Welcome! We regret to inform you that the Injury Board National News Desk has been discontinued. Feel free to browse around and enjoy our previously published articles, or visit The Injury Blog Network for the latest in personal injury news.

College Presidents Urge Lowering Drinking Age To 18

Posted by Jane Akre
Wednesday, August 20, 2008 4:23 AM EST
Category: On The Road, Major Medical, Protecting Your Family
Tags: Binge Drinking, Drinking and Driving, Auto Accidents, Teen Drinking, Auto Accidents,

Will lowering the drinking age to 18 stop binge drinking?

LEARN MORE

 

IMAGE SOURCE: ©iStockPhoto/ teenage drinking/author: Maica

 

It seems counter intuitive - lower the drinking age to 18 to cut down on 18- year-olds binge drinking? 

But scores of college presidents are urging just that.

A coalition of college presidents, calling themselves the Amethyst Initiative, has signed onto a petition that is being presented to state legislators to ask that the drinking age be changed from 21 to 18.

The Amethyst Initiative includes college presidents from Johns Hopkins, University of Maryland, Washington and Lee, Colgate, Syracuse, Sweet Briar, Towson, Duke, Tufts, Dartmouth as well as other schools.

University presidents believe it’s impossible to stop young people from drinking, and the illegality of it all might just be encouraging the activity.

"Adults under 21 are deemed capable of voting, signing contracts, serving on juries and enlisting in the military, but are told they are not mature enough to have a beer. By choosing to use fake IDs, students make ethical compromises that erode respect for the law," says the initiative.

Besides, the present efforts are not working and the concern is the illegality of drinking is part of the appeal.

"I think a lot of younger kids really incline themselves to drink because it's illegal. They are wanting to try something they are not allowed. If you lowered it, maybe it would not be such a sought-after thing to do." -- Andrew Huck, 18, Bloomington.

Purdue University President France Cordova is not signing onto the petition but says she says we need to find new ways to encourage young people to make responsible decisions about alcohol.

Butler University President Bobby Fong is signing onto the effort. He says that learning to drink in the homes of professors and after church taught him the role alcohol plays in a social fabric.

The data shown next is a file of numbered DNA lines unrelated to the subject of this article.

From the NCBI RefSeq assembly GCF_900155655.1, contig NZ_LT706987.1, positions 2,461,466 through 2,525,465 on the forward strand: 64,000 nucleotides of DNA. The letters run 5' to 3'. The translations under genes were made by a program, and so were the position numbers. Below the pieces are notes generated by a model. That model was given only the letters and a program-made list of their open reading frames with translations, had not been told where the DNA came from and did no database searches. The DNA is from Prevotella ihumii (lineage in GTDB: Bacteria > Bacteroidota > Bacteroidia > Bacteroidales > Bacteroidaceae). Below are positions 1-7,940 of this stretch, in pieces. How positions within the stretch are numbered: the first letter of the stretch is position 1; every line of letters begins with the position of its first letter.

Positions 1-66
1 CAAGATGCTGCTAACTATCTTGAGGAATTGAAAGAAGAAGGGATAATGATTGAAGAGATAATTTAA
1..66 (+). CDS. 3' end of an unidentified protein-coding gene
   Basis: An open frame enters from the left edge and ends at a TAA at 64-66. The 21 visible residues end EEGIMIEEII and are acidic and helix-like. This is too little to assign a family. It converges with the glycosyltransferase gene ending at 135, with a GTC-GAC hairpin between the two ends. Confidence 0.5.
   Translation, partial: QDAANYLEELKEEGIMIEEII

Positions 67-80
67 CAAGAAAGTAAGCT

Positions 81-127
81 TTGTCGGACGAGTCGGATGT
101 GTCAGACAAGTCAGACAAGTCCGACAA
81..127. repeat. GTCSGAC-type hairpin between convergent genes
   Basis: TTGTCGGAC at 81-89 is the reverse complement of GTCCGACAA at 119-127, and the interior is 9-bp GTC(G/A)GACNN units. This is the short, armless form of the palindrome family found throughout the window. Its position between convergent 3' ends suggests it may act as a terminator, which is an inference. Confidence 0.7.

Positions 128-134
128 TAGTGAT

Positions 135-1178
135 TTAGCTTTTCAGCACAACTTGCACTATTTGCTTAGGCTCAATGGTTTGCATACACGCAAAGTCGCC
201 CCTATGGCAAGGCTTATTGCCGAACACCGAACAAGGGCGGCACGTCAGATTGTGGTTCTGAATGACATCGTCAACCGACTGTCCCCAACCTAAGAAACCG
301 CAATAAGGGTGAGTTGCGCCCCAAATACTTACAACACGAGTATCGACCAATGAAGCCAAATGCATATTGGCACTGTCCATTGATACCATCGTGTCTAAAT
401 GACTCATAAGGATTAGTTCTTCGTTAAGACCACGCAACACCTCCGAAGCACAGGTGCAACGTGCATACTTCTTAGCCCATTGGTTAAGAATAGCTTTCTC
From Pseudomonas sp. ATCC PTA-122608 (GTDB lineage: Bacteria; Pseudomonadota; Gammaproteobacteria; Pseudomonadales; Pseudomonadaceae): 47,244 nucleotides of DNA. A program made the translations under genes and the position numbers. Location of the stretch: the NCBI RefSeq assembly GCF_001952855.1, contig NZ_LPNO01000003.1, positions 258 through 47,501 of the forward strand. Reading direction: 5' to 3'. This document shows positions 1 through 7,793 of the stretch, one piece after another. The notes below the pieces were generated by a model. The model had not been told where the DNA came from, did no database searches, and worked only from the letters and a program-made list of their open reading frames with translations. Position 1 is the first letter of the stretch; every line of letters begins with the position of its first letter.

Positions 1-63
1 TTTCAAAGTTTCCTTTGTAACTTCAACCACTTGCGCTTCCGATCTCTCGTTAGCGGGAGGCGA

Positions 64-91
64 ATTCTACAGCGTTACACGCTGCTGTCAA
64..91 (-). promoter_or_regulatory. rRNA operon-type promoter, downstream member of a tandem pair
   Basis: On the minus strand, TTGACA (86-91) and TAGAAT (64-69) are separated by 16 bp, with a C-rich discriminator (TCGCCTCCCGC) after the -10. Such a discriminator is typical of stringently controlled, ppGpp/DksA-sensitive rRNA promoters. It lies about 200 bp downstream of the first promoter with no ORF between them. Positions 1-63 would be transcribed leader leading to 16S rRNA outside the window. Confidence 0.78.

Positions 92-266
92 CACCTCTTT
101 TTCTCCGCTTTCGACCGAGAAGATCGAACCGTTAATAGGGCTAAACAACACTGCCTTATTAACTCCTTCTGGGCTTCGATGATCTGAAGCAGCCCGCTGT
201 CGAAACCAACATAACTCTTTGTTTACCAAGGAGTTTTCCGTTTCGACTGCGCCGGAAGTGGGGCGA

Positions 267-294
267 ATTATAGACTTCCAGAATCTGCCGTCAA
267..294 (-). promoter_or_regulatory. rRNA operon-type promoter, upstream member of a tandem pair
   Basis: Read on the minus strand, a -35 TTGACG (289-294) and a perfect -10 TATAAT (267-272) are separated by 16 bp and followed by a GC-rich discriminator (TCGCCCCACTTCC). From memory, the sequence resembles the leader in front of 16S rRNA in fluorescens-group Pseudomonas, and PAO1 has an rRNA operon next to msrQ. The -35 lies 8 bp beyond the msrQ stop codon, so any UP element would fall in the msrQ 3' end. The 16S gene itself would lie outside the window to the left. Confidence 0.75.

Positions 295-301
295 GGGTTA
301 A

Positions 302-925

“We cannot provide that social fabric because serving alcohol is against the law,” he tells the Indianapolis Star.

The colleges feel that binge drinking on campus is encouraged by the law creating a culture of dangerous, illegal and clandestine binge-drinking.

The drinking age has been 21 since the 1980s and changing the age may present a challenge.  

Mothers Against Drunk Driving (MADD) and Nationwide Insurance are hosting a symposium on the issue in Washington in November. Its poll finds the majority, 75 percent of adults, say the present drinking laws should be supported and enforced.

MADD’s position is that keeping the drinking age at 21, reduces drunken-driving fatalities.

Drinking and driving is a leading cause of death among young Americans and many feel that lowering the drinking age will make the situation worse.

The Centers for Disease Control and Prevention reports that 90 percent of all drinking by people under the age of 21 is in the form of binge drinking, and often results in fatal accidents.

An Associated Press study of federal data finds that 157 young people ages 18 to 23, binged on alcohol from 1999 to 2005 and drank themselves to death.

Binge drinking also can lead to sexual assault, falling off buildings, overdosing on prescription medication, or drowning in vomit as one becomes unconscious.

Binge drinking is defined by the CDC as bringing one’s blood alcohol concentration to 0.08 grams percent or above. That translates to five or more drinks for men and four or more drinks for women in about two hours.